Hormones have been shown to have a huge effect on our ability to gain and lose weight. Unfortunately, there are plenty of factors that can affect our hormones: environment, diet, lifestyle, sleep, stress, physical activity and many more. There is also the fact that everyone reacts differently to these factors and everyone’s hormones fluctuate at different levels when dealing with changes. This blog talks about a couple big hormones that effect our hunger and satiety.
Also known as “the hunger hormone” because it stimulates your appetite. Ghrelin is released primarily in the stomach but also from the small intestine and pancreas. High ghrelin levels lead to increased hunger cues. Eating carbohydrates and protein can help diminish ghrelin levels.
If you go too long between meals ghrelin levels can start to effect the food choices you make. High ghrelin levels can lead to cravings of refined sugars and simple carbohydrates instead of a healthy mix of protein, fat, vegetables and complex carbohydrates.
Ways to control ghrelin levels:
- Exercise before eating: ghrelin levels have been shown to be lower after exercise.
- Eat protein at every meal: protein has shown to lower ghrelin levels the fastest and control satiety
- Don’t skip meals and let too much time go between meals.
Also known as “the satiety hormone” since it stimulates your brain to know it is full. Leptin is secreted by the fat in your adipose tissue when you have started to store body fat because you have consumed enough calories. Leptin also helps regulate your metabolism. This works because once your body knows that it is full because of the leptin it will then kick start your metabolism to start burning the calories you just ate.
The confusing part of this hormone regulation comes from the fact that when leptin levels fall during weight loss, since you are in a state of calorie deficit and you are not adding to your fat stores, your body actually stimulates hunger and increases appetite because your body is sensing that it needs more energy to maintain your current body composition. This means that during the process of losing weight your body will fight the weight loss with changing hormone levels and stimulating more hunger.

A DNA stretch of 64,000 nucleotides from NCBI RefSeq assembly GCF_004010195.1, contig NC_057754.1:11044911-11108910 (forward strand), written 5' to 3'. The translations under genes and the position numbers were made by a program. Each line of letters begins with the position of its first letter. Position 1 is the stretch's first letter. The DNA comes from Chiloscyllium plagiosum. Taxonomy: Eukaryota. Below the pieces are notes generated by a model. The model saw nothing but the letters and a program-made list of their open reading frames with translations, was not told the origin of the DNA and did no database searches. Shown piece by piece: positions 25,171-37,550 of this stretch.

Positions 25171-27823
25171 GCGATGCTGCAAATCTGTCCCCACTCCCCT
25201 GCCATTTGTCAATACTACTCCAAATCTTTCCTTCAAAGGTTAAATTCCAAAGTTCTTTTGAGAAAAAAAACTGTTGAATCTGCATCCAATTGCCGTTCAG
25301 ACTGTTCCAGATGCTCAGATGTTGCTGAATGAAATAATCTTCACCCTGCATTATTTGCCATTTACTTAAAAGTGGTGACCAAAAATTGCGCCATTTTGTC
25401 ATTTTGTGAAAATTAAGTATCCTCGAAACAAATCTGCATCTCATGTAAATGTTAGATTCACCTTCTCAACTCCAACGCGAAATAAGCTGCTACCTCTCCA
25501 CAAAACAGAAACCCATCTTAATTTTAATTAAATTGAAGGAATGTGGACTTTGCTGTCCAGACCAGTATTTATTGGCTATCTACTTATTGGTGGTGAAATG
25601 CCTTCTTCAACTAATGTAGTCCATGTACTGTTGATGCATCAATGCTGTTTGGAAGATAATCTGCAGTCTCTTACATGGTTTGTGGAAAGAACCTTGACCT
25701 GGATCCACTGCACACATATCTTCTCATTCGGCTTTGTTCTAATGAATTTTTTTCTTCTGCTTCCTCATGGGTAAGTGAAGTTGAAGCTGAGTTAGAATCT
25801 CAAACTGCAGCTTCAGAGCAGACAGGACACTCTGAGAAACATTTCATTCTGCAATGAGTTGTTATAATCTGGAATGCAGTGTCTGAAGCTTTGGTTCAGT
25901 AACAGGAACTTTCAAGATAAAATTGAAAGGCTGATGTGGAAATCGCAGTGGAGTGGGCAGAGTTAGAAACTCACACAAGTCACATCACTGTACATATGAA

People who are obese or overweight may have developed leptin resistance. This happens when you are able to keep eating even after leptin has been released. Therefore, your body continues to secret leptin in higher levels and you become resistant to the satiety cues your body is trying to send you. This leads to your brain never thinking that you have consumed enough calories and therefore your ability to overeat doesn’t get controlled. Leptin resistance can also cause your metabolism to slow down because your brain thinks that your body is never getting enough food. Leptin resistance leads to uncontrolled hunger while also slowing down your ability to burn calories.
Ways to control Leptin Levels:
- Avoid high inflammatory foods: refined sugar, highly processed foods.
- Eat foods high in fiber to stimulate satiety: whole grains, fruits, vegetables
- Exercise: this may help regulate hunger and satiety with energy balance.
High insulin levels have been linked to weight gain in numerous studies. Insulin is not only the hormone that will take the glucose out of your blood and put them into the cells for energy, it is also the hormone that takes excess calories and stores them as fat. If you have an excessive amount of insulin circulating in your blood then any time you over eat calories it will easily be stored as fat.
Some studies have shown that someone who is the range of an obese BMI (30+) have about 20% higher levels on insulin than someone with a normal BMI (20-25). Controlling insulin levels is important to get your hormones back into homeostasis. This can help stop you from being in a “fat storing” cycle and switch to be able to be in a “fat burning” cycle.
I have added a link that breaks down the effect of insulin and leptin in an easy to read way. This is based off of Dr. Jason Fung’s The Obesity Code. He has also written many books on dietary interventions. We are not saying that you need to start utilizing things like intermittent fasting.
Ways to Control Insulin Levels:
- Reduce refined sugar intake
- Eat less refined grains
- Eat a diet of moderate protein and with a good amount of healthy fats
- Eat less processed foods
- Consume more natural whole foods
There are a number of other hormones and body mechanisms that help us control our food intake and how our bodies process the food we eat. The biggest point is that hormone balance is vital to weight loss AND weight maintenance. Focus on eliminating highly processed foods and beverages and getting more natural foods into your diet.